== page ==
More impact investment products are needed, says GIIN report

29th March 2018 Manuel Manrique

The Global Impact Investing Network (GIIN) has published a report recommending ways in which the impact investment community can maximise its effectiveness.

Roadmap for the Future of Impact Investing: Reshaping Financial Markets, identifies six priority areas for impact investors. These include establishing “a set of common, mutually agreed principles that define what it means to be an impact investor”, and to “launch a broad, global campaign to reshape mindsets about the role of capital in society”. The report, compiled from the perspectives of investors, asset managers, investees, service providers and funders of field-building efforts, also advocates an expansion of products available in the market, such as blended-finance vehicles. These it says could introduce tools, services and training that make impact investment both more sophisticated and accessible.

“The report presents how we can have an impact on all investments and stimulate a systemic change in global financial markets, what are the necessary actions for impact investment to expand, advance and challenge the dominant model, and point the way towards a new future where impact is present in all investment decisions and the impact of investment is an option for all,” said Amit Bouri, co-founder and CEO of GIIN.

GIIN argues such changes should take place “immediately and with urgency”, warning that the social and environmental problems faced by millions worldwide “portend significant near-term challenges” if they are not recognised by those who manage the capital needed to meet them.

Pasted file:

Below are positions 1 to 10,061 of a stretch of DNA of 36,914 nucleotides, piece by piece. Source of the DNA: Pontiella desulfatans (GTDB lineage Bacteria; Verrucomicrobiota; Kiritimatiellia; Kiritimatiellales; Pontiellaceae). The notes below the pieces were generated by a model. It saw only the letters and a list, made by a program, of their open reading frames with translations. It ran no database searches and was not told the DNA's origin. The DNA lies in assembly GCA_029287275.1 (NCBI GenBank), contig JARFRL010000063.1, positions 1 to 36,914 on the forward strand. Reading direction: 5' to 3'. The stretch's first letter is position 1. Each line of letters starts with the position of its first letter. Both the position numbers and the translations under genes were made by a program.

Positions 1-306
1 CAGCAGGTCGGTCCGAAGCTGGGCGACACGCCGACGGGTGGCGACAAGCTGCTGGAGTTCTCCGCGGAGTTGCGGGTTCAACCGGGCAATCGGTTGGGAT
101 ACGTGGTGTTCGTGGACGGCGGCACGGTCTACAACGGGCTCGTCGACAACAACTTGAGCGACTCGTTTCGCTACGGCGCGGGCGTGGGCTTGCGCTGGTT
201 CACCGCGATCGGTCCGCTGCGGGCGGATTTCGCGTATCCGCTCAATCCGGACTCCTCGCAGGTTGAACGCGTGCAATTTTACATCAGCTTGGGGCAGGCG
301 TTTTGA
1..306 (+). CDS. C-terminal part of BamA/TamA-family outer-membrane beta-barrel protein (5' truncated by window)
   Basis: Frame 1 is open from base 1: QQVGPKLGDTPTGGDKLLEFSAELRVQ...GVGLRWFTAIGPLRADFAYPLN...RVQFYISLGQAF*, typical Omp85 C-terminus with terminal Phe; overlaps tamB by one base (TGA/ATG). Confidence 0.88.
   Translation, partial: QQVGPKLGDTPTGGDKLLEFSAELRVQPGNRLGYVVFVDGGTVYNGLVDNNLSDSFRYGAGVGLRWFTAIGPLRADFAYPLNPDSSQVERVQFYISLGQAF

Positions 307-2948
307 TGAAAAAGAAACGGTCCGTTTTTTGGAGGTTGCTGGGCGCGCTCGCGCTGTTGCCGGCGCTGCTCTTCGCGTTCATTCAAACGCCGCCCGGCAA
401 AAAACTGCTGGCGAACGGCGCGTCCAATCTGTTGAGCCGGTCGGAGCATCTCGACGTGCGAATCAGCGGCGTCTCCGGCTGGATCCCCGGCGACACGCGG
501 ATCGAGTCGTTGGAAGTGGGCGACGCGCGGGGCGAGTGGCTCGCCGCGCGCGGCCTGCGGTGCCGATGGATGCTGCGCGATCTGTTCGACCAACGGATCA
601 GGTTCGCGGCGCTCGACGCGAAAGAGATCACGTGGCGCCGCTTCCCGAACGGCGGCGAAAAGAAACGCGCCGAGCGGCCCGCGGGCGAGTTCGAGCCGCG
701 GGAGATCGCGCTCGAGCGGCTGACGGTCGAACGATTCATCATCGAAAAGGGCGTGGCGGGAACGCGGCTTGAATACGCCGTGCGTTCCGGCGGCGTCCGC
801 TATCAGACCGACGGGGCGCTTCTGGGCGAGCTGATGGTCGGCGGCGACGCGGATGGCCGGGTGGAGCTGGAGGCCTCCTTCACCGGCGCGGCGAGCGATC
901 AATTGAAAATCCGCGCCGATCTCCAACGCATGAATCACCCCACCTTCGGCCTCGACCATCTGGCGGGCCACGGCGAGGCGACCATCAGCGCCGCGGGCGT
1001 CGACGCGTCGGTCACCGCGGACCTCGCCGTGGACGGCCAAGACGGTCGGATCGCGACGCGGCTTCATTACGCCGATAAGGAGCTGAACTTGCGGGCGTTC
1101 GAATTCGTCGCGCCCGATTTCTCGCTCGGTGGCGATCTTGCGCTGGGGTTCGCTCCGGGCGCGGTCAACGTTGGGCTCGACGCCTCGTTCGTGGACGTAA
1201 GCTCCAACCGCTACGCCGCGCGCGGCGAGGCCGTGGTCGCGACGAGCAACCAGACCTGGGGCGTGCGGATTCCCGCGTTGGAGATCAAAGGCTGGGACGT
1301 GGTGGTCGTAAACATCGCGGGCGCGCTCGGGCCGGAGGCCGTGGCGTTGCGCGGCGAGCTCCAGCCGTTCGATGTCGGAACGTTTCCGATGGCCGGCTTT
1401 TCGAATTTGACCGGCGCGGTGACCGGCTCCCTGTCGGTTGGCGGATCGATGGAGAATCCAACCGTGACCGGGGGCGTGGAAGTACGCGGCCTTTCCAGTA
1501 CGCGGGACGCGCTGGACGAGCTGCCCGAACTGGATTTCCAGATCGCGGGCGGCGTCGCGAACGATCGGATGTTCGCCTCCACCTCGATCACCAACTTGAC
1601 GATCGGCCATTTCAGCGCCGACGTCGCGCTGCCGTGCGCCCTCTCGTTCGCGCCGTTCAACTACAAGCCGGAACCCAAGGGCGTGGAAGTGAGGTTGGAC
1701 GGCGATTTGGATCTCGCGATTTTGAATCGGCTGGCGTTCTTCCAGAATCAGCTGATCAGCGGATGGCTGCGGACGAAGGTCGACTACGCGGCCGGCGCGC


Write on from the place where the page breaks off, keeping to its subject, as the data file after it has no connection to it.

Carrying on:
Robert Gertner, professor of strategy and finance at the school of business of the University of Chicago, is quoted in the report as saying: “Models of investor behaviour that incorporate more than risk and performance are becoming more common. I can see that this will become a chapter in finance books in the years to come.”

Many financial advisors still lack the requisite knowledge to advocate impact investment, and so often steer interested clients away from the them, the network says. It adds that more needs to be done by bodies such as the Chartered Financial Analyst (CFA) and the Chartered Alternative Investment Analyst Association (CAIA) to train wealth advisors on such topics. Such training could develop into customised workshops for asset managers to capture unmet demand.

The stakeholders whom GIIN consulted recommend that governments take a more decisive role. By introducing financial benefits for impact investments, such as reduced interest rate caps, governments can very effectively catalyse private capital towards areas where their is a clear need.

“These investors say that a lack of government involvement will probably not impede industry growth; in the medium term, some investors feel that policy¬†changes, even if they were to occur, would have a limited effect on¬†the market,” the report argues.

Investors in emerging markets in particular see governments’ main role as stabilising the sectors in which they invest, rather than regulating them.

“Moving forward in actions will be challenging and we will undoubtedly face obstacles. The success of the Roadmap requires a deep commitment and concerted action from each leader who believes in the potential of the impact investment. We will need to involve people far beyond the limits of the market as it currently exists,” added Bouri.

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